ondon’s famous pride parade is back this summer after a two-year hiatus caused by the covid-19 pandemic.
The annual celebration of London’s LGBT+ community will return to the streets of the capital on Saturday July 2, marking 50 years since the first UK Pride march.
London Mayor Sadiq Khan welcomed Pride’s return and said: “We have missed the opportunity to walk together so much for the past two years.”
Mr Khan said: “The March of Solidarity and Celebration has had a huge impact on our society over the past five decades, and by coming together this summer we will once again show the world that London is a beacon of inclusion, acceptance and diversity.”
Although there was no official Pride march last year due to the pandemic, a separate Reclaim Pride event did take place which saw thousands of people pour onto the streets of London with the aim to bring the event back to its roots as a protest against discrimination as well as the increased commercialization of Pride.
Pride in London, which is funded by the Mayor of London and overseen by a volunteer board, has come under scrutiny over accusations of racism, bullying and exploitation within the organization.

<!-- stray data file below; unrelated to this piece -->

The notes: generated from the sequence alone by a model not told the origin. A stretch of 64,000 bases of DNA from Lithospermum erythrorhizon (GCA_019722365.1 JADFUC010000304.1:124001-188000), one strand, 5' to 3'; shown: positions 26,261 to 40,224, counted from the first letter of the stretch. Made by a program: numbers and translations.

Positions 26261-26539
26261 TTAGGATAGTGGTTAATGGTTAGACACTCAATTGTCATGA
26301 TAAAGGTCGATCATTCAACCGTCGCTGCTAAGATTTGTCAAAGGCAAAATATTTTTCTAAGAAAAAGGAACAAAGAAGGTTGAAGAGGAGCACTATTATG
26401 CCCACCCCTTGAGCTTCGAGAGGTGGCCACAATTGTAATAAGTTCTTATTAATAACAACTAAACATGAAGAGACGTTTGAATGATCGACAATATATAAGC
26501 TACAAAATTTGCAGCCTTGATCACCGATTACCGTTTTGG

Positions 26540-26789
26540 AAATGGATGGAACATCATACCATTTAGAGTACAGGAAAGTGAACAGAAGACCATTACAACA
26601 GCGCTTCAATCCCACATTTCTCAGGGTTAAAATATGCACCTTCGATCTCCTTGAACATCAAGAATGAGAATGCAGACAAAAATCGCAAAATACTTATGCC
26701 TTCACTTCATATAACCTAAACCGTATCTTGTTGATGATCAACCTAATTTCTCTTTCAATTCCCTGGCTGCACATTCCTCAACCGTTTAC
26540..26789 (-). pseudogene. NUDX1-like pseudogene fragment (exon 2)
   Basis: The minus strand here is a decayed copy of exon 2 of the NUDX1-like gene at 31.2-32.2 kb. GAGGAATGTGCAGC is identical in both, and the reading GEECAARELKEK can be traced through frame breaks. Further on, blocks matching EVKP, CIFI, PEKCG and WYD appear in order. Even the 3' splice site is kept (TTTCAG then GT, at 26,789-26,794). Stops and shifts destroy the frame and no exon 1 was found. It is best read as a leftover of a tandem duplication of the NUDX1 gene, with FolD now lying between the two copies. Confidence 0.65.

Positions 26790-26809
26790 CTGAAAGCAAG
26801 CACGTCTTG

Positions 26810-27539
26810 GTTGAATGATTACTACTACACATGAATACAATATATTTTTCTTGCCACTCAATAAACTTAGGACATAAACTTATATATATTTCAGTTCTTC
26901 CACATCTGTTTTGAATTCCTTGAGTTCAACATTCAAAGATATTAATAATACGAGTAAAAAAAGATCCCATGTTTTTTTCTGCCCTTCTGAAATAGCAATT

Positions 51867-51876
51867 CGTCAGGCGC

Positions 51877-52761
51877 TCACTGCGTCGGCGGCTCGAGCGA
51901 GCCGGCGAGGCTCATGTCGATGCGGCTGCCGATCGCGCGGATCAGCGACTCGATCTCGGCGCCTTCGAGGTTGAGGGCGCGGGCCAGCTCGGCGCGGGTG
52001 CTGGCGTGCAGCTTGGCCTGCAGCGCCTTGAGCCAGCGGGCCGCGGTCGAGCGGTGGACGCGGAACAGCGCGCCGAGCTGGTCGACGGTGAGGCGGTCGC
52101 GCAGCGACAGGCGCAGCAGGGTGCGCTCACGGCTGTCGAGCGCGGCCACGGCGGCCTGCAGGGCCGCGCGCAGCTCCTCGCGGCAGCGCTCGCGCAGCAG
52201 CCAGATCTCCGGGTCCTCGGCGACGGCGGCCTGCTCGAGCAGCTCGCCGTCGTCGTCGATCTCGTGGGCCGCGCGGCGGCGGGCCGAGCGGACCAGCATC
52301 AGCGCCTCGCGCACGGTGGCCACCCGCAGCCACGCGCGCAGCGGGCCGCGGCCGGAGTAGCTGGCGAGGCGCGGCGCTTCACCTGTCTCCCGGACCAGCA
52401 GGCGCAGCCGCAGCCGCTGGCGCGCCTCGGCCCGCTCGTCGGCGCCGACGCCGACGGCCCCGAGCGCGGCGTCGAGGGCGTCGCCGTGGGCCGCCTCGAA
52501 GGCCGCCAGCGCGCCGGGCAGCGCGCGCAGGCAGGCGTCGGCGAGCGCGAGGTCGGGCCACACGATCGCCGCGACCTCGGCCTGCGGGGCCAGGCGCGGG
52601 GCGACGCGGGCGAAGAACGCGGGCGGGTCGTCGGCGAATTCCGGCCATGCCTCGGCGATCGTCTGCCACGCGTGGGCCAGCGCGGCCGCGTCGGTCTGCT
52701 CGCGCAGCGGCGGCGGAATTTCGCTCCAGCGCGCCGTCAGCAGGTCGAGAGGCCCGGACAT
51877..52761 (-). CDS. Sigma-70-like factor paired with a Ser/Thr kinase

Last year Pride in London’s entire community advisory board, along with its longest-serving black member of staff, resigned over concerns about racism within the organisation.
But ahead of this year’s march, Pride in London announced it was working in close partnership with UK Black Pride “to jointly celebrate the diversity of the LGBT+ community and the history of Pride, together”.
Christopher Joell-Deshields, Executive Director of Pride London, said: “We are delighted to have Pride back in London and the opportunity for the LGBT+ community to come together to celebrate our diversity, progress and individuality.
“The Pride movement continues to evolve. Organizers across the UK and around the world share a collective mission to raise the voice of our community and raise awareness of inequalities and injustices locally, nationally and globally.”
The 50and The annual Pride March in July will be preceded by a four-week festival of community-produced events celebrating the diversity of LGBT+ culture.
Applications for the 2nd of July Pride Parade and Festival events are now open on the Pride in London website.